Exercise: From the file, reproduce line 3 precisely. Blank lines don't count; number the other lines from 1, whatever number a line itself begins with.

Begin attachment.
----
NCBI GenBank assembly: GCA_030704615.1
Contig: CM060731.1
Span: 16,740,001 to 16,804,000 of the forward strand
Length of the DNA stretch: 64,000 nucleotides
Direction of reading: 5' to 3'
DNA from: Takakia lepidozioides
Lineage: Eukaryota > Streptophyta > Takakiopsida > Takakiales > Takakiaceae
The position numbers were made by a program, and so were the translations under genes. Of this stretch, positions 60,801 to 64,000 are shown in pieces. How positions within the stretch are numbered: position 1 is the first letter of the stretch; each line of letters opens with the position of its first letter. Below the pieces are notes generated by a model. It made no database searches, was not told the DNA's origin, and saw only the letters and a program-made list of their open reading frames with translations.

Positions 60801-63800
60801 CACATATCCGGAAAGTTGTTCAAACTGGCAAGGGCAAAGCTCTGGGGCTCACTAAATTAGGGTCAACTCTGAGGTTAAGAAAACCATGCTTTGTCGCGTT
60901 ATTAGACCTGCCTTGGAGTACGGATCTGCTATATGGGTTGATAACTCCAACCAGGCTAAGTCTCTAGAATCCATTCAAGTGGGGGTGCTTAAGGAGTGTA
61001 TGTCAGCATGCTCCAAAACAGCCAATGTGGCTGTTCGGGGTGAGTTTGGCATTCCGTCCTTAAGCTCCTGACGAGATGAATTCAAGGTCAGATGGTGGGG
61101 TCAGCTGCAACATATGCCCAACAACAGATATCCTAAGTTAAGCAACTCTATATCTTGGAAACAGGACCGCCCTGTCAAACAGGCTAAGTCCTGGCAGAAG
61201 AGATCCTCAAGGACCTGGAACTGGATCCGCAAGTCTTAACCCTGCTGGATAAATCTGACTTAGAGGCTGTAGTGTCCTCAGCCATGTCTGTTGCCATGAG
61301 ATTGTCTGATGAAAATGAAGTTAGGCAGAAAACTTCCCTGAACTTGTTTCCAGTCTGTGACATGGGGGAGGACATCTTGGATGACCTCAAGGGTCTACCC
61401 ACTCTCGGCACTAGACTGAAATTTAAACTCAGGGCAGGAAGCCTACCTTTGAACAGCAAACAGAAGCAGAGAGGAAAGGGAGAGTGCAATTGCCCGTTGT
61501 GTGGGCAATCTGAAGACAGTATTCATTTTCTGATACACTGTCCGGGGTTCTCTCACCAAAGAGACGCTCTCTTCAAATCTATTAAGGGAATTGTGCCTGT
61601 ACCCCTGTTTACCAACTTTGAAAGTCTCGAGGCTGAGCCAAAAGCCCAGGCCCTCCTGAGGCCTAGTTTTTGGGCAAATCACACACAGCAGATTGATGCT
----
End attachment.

Span: 16,740,001 to 16,804,000 of the forward strand